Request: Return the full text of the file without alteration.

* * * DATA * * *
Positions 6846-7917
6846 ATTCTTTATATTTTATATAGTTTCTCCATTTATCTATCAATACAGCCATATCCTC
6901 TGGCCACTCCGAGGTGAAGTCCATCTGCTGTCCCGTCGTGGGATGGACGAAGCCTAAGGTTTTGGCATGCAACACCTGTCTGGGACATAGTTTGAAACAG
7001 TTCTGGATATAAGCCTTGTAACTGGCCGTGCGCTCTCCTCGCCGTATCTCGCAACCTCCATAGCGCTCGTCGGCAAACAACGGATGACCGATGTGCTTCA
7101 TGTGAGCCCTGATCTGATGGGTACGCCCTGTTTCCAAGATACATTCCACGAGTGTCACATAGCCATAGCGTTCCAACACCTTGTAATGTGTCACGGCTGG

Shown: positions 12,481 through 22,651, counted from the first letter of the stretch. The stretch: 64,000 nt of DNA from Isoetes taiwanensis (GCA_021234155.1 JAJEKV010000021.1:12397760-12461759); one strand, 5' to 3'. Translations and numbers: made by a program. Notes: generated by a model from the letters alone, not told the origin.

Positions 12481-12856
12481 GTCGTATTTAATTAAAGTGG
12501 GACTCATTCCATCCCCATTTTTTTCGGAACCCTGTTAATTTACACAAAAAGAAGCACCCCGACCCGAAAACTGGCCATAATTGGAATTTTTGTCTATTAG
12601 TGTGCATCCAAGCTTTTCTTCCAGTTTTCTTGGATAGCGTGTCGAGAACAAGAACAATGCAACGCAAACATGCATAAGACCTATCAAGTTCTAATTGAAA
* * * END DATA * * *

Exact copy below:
Positions 6846-7917
6846 ATTCTTTATATTTTATATAGTTTCTCCATTTATCTATCAATACAGCCATATCCTC
6901 TGGCCACTCCGAGGTGAAGTCCATCTGCTGTCCCGTCGTGGGATGGACGAAGCCTAAGGTTTTGGCATGCAACACCTGTCTGGGACATAGTTTGAAACAG
7001 TTCTGGATATAAGCCTTGTAACTGGCCGTGCGCTCTCCTCGCCGTATCTCGCAACCTCCATAGCGCTCGTCGGCAAACAACGGATGACCGATGTGCTTCA
7101 TGTGAGCCCTGATCTGATGGGTACGCCCTGTTTCCAAGATACATTCCACGAGTGTCACATAGCCATAGCGTTCCAACACCTTGTAATGTGTCACGGCTGG

Shown: positions 12,481 through 22,651, counted from the first letter of the stretch. The stretch: 64,000 nt of DNA from Isoetes taiwanensis (GCA_021234155.1 JAJEKV010000021.1:12397760-12461759); one strand, 5' to 3'. Translations and numbers: made by a program. Notes: generated by a model from the letters alone, not told the origin.

Positions 12481-12856
12481 GTCGTATTTAATTAAAGTGG
12501 GACTCATTCCATCCCCATTTTTTTCGGAACCCTGTTAATTTACACAAAAAGAAGCACCCCGACCCGAAAACTGGCCATAATTGGAATTTTTGTCTATTAG
12601 TGTGCATCCAAGCTTTTCTTCCAGTTTTCTTGGATAGCGTGTCGAGAACAAGAACAATGCAACGCAAACATGCATAAGACCTATCAAGTTCTAATTGAAA